Leo Cullen: All-Irish Champions Cup clashes take on a life of their own

Leo Cullen has some tight calls to make against Ulster but "once the team gets named it's about making sure everyone is delivering for the team"

Rúaidhrí O'Connor

Whether as a player or a coach Leo Cullen has experienced everything European rugby can throw at you.

On Saturday, the Leinster supremo leads his side into a round of 16 clash with Ulster that brings its own challenges.

Neighbours, international colleagues, local rivals - these clashes always take on something of a life of their own.

Cullen wasn't at Leinster in 2006 when they lost to Munster at Lansdowne Road, but he was back to play a leading role in their Croke Park breakthrough win in the same fixture three years later.

He'd have watched with interest as Craig Gilroy slalomed down the Munster wing as Ulster stormed Thomond Park in 2012 before his Leinster side hammered them in the final, and through his hands as Ross Byrne delivered a clutch kick to beat Ulster in the 2019 quarter-final at the Aviva.

Last year was a more comfortable affair as Leinster took what Connacht threw at them in the first-leg in Galway and blew them away in the second.

But, over 80 minutes in front of a big crowd in Dublin, he knows that these matches can get out of hand.

"If you look back through the ages, yeah, they definitely do. They definitely do," he said.

"There's certainly no guarantees, the favourites don't always win.

"That's the way it goes. It goes back to how you prepare during the week, the process of getting yourselves right and in the best possible shape.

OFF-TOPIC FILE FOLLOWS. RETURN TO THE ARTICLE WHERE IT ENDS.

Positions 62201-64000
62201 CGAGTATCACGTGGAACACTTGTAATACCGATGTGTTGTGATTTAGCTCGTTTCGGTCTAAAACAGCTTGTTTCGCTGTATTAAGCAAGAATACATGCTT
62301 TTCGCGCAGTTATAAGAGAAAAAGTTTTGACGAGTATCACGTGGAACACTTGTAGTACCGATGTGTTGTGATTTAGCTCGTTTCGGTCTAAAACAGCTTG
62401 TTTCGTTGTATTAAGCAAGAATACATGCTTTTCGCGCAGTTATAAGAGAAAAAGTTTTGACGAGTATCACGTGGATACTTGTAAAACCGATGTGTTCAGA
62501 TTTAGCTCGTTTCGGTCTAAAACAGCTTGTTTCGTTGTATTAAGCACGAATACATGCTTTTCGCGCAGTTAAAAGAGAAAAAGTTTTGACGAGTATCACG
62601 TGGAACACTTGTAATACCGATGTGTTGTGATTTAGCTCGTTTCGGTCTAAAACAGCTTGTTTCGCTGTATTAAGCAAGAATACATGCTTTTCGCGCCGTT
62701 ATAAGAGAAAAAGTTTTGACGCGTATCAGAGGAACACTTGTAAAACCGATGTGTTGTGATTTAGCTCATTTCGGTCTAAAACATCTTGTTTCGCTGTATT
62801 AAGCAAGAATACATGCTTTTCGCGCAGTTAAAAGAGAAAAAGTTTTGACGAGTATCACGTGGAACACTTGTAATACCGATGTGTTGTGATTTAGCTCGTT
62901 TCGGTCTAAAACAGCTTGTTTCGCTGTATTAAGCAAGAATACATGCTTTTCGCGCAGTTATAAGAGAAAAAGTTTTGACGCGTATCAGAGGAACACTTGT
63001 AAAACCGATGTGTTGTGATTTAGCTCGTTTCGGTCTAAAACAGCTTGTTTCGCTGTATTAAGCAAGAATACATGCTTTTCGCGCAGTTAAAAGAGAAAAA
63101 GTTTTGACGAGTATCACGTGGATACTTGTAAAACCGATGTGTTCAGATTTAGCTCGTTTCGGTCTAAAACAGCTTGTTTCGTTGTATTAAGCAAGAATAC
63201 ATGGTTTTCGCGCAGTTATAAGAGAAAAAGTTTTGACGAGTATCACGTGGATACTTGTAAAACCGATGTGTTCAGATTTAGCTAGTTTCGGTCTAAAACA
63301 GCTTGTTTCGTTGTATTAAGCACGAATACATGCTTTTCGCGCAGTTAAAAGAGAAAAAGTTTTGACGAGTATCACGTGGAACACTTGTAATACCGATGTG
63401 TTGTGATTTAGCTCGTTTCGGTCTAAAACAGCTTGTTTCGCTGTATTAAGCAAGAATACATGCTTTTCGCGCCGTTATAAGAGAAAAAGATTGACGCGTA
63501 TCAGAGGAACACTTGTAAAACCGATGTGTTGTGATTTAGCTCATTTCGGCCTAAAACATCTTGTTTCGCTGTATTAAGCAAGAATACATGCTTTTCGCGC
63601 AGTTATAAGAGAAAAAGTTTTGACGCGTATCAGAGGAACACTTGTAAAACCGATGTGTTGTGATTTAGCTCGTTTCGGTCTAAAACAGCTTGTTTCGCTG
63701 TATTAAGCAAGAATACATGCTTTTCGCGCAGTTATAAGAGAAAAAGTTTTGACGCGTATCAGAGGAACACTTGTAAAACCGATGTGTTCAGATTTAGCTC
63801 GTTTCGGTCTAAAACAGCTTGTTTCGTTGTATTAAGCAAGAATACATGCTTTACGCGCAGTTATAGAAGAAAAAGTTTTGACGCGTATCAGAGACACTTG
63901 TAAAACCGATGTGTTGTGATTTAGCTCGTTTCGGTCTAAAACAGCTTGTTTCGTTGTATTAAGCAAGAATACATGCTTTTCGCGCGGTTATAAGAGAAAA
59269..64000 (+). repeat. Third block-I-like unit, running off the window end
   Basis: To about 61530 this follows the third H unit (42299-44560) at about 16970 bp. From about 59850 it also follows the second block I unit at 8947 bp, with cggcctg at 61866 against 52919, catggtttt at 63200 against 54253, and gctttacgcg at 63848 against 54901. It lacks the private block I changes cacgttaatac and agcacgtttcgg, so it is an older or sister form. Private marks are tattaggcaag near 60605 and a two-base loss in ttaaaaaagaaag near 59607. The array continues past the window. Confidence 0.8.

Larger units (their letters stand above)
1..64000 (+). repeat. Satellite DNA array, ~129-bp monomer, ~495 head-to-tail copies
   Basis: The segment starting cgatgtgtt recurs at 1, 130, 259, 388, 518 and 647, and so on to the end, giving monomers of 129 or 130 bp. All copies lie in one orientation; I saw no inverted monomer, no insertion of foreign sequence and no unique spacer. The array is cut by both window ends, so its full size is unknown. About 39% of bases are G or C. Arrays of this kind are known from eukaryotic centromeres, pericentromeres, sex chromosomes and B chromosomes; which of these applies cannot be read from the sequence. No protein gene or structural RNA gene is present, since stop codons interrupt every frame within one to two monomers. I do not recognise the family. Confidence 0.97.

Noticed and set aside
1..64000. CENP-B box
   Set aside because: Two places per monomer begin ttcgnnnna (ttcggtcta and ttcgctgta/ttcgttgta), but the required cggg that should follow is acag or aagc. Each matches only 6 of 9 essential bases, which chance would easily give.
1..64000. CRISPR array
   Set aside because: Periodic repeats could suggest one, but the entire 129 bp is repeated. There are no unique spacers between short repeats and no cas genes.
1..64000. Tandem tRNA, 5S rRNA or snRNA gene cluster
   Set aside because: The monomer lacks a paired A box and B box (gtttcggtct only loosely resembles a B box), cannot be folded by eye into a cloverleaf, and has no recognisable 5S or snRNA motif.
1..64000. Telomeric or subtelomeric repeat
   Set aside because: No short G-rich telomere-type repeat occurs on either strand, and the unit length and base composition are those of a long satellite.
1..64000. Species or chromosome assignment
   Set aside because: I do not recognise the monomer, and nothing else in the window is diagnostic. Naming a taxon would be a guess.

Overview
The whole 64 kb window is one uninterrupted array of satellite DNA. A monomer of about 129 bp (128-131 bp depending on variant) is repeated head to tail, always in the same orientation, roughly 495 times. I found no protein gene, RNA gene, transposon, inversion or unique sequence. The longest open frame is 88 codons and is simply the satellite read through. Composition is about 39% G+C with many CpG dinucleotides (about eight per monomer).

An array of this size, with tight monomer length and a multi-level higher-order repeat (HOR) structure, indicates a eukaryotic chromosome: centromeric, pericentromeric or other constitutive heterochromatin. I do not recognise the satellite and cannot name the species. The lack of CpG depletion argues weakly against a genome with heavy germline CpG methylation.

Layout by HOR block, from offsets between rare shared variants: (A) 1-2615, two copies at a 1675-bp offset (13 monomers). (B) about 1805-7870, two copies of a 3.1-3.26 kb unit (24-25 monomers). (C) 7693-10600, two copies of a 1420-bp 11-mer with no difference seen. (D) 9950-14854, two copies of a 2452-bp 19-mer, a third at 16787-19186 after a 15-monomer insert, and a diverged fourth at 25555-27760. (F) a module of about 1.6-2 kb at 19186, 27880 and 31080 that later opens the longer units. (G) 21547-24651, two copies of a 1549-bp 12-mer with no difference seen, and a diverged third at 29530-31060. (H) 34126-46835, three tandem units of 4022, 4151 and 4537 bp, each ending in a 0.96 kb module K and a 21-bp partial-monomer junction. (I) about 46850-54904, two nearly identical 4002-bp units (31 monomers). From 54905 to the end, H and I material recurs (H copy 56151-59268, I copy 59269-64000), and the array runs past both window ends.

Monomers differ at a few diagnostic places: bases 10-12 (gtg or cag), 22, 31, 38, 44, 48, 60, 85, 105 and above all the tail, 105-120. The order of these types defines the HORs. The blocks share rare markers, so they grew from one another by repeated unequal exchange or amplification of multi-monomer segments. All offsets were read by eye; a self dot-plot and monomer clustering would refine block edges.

"That's the exciting bit we need to look forward to, just enjoying that process of delivering day-to-day good habits, enjoying each other's company, pushing each other on, all that good stuff that you hear about.

"But we have a really good group there now and I think they'll work hard for each other, and that's what we'd love to see.

"There's so much can happen in this sequence of games, it's such an unusual sequence of games, different to what's been before, but it can all be over very quickly and you suddenly have a load of free weekends.

"So, it's making sure you take each week one-by-one, and we'll try do everything we possibly can to give ourselves the best chance in the Aviva.

"It's getting close to being a sell-out game, and I think it will be an amazing atmosphere and occasion for Irish rugby, because it's club rugby, provincial rugby, it's all that's good about the game here in many ways and that lays the platform for the international game really.

"Obviously for us the club game lays the platform for our game, so it will hopefully be a great showcase for Irish rugby."

Leinster came through last Friday's win over Stormers unscathed and will be monitoring Caelan Doris, Garry Ringrose and Hugo Keenan's recoveries from head injuries closely as they turn their attention to Ulster.

The northern province fielded close to a full side against the Bulls on Friday night and that cohesion may help as Leinster re-integrate a large group of internationals this week.

"We'll see next Saturday at 5.30. We played Ulster previously in a quarter-final game, post-Six Nations as it was then as well, and it was an unbelievable nip and tuck kind of game," Cullen said. “So there's two teams, in terms of selections they'll know each other very, very well. The derby games, there's the familiarity and all the rest.

"We'll put a plan together, see how everyone has come through Friday's game. There'll be some tight calls in the team but once the team gets named it's about making sure everyone is delivering for the team.

"We've a good group that's hungry and wants to be successful, put their own stamp on this competition, and it won't be easy but it's a great challenge."